Other times, quick and easy preparation, like grilling or flashing in the pan, can unlock a burst of taste.
Pleasurable food education in practice:

  • Matchmaking: play around with classic flavour pairings like pumpkin and sage, and experiment with others like pear and parmesan, strawberry and basil, or watermelon and peppermint.
  • Reinvent a winning dish: use classic favourites like pizza and pasta as a lure to experiment with new tastes, i.e., pizza with cheesy broccoli.





Perhaps the most important aspect of pleasurable food education is that the experience should be fun! Fun experiences grow positive associations: from trying delicious foods prepared by hand, to being emboldened by the trust in learning how to use a knife.

Like everyone, children and young people are more receptive to new ideas, experimentation, and learning when they’re engaged and having fun.

Celebrate in the magic of the natural world and the science of food production: watching a seed pop through the soil for the first time, the wonder of curbing oxidisation of fruit with some lemon juice, and the joy of rolling out fresh pasta dough.

Pleasurable food education in practice:

  • Knead to try: use dough to keep young minds focused and engaged, whether through making new pasta shapes, topping pizzas, or rolling flatbreads or scrolls.
  • Salad of the imagination: explore the visual, flavour and texture combinations of seasonal ingredients in a fresh salad, with a homemade vinaigrette.





Giving children and young people an invitation to participate in ways that match their age, interest and skill level generates interest in the food they are growing, preparing, and sharing.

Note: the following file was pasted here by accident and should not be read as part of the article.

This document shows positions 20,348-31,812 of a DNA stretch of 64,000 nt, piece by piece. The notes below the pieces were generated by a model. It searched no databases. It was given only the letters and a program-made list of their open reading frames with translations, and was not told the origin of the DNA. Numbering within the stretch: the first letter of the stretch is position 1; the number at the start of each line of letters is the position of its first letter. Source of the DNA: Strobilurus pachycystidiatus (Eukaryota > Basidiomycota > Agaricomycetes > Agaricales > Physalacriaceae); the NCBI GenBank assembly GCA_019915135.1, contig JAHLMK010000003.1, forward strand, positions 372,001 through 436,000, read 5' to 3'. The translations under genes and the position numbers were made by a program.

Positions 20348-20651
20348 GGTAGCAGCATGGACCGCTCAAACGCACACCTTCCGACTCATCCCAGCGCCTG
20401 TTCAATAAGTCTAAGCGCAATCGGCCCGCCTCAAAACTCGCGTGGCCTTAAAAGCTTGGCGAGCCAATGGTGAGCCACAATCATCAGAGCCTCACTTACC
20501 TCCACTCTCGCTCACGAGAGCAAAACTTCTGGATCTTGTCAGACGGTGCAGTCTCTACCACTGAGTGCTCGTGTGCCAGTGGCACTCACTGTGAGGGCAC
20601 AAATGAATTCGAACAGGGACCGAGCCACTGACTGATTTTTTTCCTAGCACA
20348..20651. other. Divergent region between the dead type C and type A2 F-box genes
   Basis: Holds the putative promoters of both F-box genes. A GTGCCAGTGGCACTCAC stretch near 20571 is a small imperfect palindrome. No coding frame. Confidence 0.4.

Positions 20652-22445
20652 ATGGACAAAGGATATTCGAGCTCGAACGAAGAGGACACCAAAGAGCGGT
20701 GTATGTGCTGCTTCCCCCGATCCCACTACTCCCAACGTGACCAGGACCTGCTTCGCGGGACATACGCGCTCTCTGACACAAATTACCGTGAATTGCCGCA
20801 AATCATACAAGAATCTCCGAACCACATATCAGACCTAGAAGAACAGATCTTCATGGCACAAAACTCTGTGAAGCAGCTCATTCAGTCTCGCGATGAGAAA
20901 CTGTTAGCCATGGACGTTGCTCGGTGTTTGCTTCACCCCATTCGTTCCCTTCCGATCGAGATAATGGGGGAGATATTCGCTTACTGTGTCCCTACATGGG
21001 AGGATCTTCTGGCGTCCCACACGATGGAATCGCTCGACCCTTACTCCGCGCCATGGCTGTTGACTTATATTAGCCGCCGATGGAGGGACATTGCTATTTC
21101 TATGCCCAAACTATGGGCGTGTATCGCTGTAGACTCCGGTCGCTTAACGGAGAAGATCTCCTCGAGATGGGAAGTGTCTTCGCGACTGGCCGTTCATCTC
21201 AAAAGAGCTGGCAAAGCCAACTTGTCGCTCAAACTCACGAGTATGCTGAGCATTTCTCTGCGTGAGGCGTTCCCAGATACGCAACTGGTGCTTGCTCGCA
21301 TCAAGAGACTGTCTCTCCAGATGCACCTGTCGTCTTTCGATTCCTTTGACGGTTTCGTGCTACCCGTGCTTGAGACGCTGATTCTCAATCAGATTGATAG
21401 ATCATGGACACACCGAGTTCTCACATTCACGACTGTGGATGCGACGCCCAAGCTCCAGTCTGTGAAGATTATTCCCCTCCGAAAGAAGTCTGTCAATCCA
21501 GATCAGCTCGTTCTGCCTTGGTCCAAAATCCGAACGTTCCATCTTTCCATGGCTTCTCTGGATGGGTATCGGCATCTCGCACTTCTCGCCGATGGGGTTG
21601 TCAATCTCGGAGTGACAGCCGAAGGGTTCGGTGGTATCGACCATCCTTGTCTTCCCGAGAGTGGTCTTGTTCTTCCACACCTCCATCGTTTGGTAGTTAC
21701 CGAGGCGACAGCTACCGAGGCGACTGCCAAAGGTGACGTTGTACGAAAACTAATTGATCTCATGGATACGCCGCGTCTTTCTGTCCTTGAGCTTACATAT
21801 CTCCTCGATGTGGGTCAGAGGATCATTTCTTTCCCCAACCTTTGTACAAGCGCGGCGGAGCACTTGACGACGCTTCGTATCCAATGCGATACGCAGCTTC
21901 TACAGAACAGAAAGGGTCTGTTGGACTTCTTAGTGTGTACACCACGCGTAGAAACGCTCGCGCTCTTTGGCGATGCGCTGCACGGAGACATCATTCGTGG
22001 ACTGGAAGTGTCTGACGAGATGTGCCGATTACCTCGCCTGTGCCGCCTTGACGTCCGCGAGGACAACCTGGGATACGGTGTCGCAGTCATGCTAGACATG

A hands-on approach is empowering, builds self-worth, and refines social and emotional skills. It gives children and young people a voice and a say in what they do and how things are run.

Being literal about being hands-on takes into account the many benefits of tactile and manual work. Every sprinkle, knead and fold can be a meaningful experience that has the potential to open our young people’s minds to new, positive food habits.

Pleasurable food education in practice:

  • Kids to the front: encourage as much independent preparation as possible, especially in the final step, where children and young people can enjoy the final outcome of their labour.
  • From the beginning: plant seedlings and see the physical and emotional rewards of celebrating at every stage of a plant’s growth.

Pleasurable food education is easy and enjoyable. It’s about following your intuition, keeping it simple, and connecting children and young people to fresh and seasonal produce through practical and fun experiences. It’s inspiring a joy of fresh and seasonal produce – and the cycle of growing, harvesting, preparing and sharing – in simple steps and actions that will inspire a lifelong love of good food.

Find out more about a Kitchen Garden Program membership to bring pleasurable food education to your school or early childhood service.

A downloadable PFE resource is available to Members on the Shared Table - click here.